Report Cards: Setting Up A Game Plan
Report cards can be stressful for you and your child, but it could also be the start of better study habits, increased focus, and perseverance. Using report cards as a tool can help you and your child evaluate their strengths and weakness to set up a game plan for the rest of the school year.
Look at the Bigger Picture Not Seen in Your Child’s Report Card
Report cards can be very telling. Of course, they exist for that reason, but it’s up to you to look at the big picture. If your child has received a low grade in math for the first time ever it may be a shock, but it can provide insight to show you they may be struggling with something. Maybe they don’t understand a new topic, or their note taking, and study approach needs improvement. If this is the case, you now have a clear focus. It is important to focus on those areas to prevent further struggle.
Stay Proactive in Their Progress and Talk to Your Child
Most subjects are foundational. If your child missed one concept it could snowball, and the subject overall can become increasingly difficult and lead to frustration for your child. In order to prevent playing, catch up, it is important to stay proactive. Sometimes children fall behind slowly. Rather than waiting for an alarming grade, look for the little signs – low test scores, negative attitude towards a specific subject, homework anxiety. Take time to talk to your child about their frustration.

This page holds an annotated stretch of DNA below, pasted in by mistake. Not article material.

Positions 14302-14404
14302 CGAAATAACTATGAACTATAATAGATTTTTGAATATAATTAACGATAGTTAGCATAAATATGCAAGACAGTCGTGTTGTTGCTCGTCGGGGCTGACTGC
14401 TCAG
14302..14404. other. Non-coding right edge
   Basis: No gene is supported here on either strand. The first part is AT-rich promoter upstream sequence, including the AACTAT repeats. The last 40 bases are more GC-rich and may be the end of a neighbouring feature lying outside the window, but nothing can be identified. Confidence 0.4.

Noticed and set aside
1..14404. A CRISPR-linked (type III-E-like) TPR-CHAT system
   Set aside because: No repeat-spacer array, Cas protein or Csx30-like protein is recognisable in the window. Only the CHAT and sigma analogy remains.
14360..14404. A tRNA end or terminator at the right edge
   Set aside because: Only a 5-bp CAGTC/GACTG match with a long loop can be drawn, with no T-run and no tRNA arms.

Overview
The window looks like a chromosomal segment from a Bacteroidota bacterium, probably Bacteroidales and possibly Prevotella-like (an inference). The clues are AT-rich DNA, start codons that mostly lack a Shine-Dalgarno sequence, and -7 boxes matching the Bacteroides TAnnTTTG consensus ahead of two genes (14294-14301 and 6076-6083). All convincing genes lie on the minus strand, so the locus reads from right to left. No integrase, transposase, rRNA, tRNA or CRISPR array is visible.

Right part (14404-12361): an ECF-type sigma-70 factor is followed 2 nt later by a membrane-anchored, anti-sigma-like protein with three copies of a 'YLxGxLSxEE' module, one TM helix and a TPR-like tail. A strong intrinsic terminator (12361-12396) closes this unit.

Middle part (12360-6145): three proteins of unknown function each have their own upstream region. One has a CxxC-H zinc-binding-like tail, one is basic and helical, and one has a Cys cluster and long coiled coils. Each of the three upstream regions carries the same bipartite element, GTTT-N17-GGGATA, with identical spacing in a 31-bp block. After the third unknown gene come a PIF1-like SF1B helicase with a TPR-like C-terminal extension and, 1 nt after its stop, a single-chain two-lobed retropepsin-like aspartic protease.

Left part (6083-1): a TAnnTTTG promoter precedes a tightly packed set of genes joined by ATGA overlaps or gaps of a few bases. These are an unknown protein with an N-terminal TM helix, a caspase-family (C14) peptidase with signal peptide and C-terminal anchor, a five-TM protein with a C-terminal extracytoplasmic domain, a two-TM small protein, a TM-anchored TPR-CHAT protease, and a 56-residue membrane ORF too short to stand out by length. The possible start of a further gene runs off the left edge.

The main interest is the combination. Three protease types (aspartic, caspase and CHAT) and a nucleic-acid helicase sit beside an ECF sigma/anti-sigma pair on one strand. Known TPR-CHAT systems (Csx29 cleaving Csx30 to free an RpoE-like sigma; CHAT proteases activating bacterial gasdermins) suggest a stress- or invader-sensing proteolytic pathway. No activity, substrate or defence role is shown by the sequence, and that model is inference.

Ask Their Teacher Questions
Many struggles start in class. Teachers can provide you with additional insight on your child’s report card. Asking questions can lead you to a better solution. Here are some questions to ask their teacher that may give you more insight:
- Does my child participate and listen well in class?
- Where does my child sit in the classroom? (Front, middle or back?)
- How was my child assessed? (It is common for many students to have anxiety or stress about tests)
- What is my child’s preferred learning style?
- Do you believe my child is fulfilling his/her potential?
Don’t forget to ask your child questions. These questions can be preventative if you are picking up signs; asking when you see or hear frustration, complaining about class, struggling with homework, or anything of this nature. Even after receiving a report card, it’s a good time to ask questions. A good question to ask your child is if they did the best they could and if they are happy with the results. Many children do not respond well to being bombarded by questions, so it is important to take it easy on them and make it clear that they are not being punished. Continue to encourage confidence and help them strive for improvement!
If you’re wondering whether your child can benefit from additional academic help, read our blog post to help you decide.